For many people, watching television is no longer the lazy activity it once was. Thanks to subscription video services such as Netflix and Hulu Plus, consumers can now consume entire seasons of popular television shows in a single sitting, a phenomena that has been dubbed "binge viewing." But while one person may be marathoning a show, another might be watching its current season in real time, which can cause a problem when they look to discuss these shows on social media.
Accidentally stumbling upon a spoiler is a problem that everyone is likely to have encountered at one point or another, since streaming on Netflix now accounts for a quarter of internet data in North America. And with a backlog of still-running shows like "Mad Men", "Breaking Bad" or "Downton Abbey" available on the service, the internet has become a veritable minefield of spoiler potential.
The rise of portable devices has contributed to two-screened viewing, or the process by which viewers will watch a show on their television, and then discuss it, often on Twitter, using a laptop, tablet or smartphone. During mass-viewing events like the Super Bowl, or even the finale of a competition show, this practice is widespread.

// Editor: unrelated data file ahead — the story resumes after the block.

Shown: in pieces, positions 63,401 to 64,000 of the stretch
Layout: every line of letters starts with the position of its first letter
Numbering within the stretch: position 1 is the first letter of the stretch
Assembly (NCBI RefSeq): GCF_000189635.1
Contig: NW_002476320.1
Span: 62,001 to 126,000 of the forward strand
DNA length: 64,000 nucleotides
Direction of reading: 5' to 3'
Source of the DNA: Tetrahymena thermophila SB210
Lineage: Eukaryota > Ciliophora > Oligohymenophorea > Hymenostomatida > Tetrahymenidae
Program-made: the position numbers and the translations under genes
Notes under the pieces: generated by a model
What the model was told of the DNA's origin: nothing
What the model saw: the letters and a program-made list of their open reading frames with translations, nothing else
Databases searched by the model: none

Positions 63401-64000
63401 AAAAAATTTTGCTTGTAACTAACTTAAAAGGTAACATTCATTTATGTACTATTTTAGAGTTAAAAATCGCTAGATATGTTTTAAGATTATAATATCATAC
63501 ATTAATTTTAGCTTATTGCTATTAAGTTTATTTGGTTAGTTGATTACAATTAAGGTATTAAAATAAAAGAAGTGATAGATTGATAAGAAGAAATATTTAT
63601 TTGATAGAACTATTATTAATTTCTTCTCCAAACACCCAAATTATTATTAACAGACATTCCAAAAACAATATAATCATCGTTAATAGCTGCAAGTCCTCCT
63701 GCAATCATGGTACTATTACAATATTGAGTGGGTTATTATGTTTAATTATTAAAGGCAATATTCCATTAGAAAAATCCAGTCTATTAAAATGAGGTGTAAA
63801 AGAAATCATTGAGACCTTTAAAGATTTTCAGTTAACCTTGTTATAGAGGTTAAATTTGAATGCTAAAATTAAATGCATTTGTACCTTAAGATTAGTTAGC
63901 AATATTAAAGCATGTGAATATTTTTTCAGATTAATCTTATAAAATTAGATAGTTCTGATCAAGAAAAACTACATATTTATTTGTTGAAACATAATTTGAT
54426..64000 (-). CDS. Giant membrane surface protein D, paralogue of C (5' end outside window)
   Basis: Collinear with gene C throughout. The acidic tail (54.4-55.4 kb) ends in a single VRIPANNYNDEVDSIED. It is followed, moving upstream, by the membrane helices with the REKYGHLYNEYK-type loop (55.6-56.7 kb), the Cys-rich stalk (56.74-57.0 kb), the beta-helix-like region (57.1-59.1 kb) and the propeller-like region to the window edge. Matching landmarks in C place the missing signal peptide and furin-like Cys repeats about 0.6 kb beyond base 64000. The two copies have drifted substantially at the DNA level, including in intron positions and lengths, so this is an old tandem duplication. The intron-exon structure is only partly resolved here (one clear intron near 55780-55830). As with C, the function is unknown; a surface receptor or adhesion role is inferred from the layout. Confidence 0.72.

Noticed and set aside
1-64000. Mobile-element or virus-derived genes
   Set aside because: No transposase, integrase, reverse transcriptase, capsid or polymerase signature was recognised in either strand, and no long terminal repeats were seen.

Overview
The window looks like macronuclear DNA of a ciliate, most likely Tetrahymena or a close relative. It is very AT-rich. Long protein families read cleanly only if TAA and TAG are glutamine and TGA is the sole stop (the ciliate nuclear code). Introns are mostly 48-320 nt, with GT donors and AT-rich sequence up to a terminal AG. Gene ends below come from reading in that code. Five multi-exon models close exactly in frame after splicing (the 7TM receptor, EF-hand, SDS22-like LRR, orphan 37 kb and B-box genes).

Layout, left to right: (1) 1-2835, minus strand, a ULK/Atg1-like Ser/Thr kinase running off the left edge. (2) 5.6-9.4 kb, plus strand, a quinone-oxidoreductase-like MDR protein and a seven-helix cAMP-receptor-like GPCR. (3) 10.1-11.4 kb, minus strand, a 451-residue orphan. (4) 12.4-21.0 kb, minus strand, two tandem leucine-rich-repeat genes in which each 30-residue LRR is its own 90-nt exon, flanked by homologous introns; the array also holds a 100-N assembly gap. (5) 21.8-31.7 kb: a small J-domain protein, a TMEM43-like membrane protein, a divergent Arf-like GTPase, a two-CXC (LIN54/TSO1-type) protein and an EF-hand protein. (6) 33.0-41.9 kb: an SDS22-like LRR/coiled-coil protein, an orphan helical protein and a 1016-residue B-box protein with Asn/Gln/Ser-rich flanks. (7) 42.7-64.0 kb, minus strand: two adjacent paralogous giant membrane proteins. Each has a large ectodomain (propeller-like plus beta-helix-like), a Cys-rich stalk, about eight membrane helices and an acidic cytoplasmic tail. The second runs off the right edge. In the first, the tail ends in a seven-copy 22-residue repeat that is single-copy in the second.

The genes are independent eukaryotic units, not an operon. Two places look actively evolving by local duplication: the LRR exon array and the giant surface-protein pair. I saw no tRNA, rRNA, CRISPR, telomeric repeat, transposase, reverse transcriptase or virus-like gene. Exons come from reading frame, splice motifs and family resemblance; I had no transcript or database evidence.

But last month during the Olympics, many people who wished to watch the pre-recorded events later on in the day were disappointed to hear about the outcome in advance from an online news source or on Twitter or Facebook. This annoyance has had many people wondering if Twitter should have a way to warn others of a coming spoiler.
Jared Newman of Time Magazine wrote about this problem recently, saying that one writer had suggested that Twitter add a cover to tweets when users used the "$" symbol.
It remains to be seen if the engineers from Twitter will take this suggestion, though it could improve the viewing experience for many people. No matter how you watch TV though, PortableOne has a great selection of laptops with Windows and tablets, perfect for streaming video and talking about live events.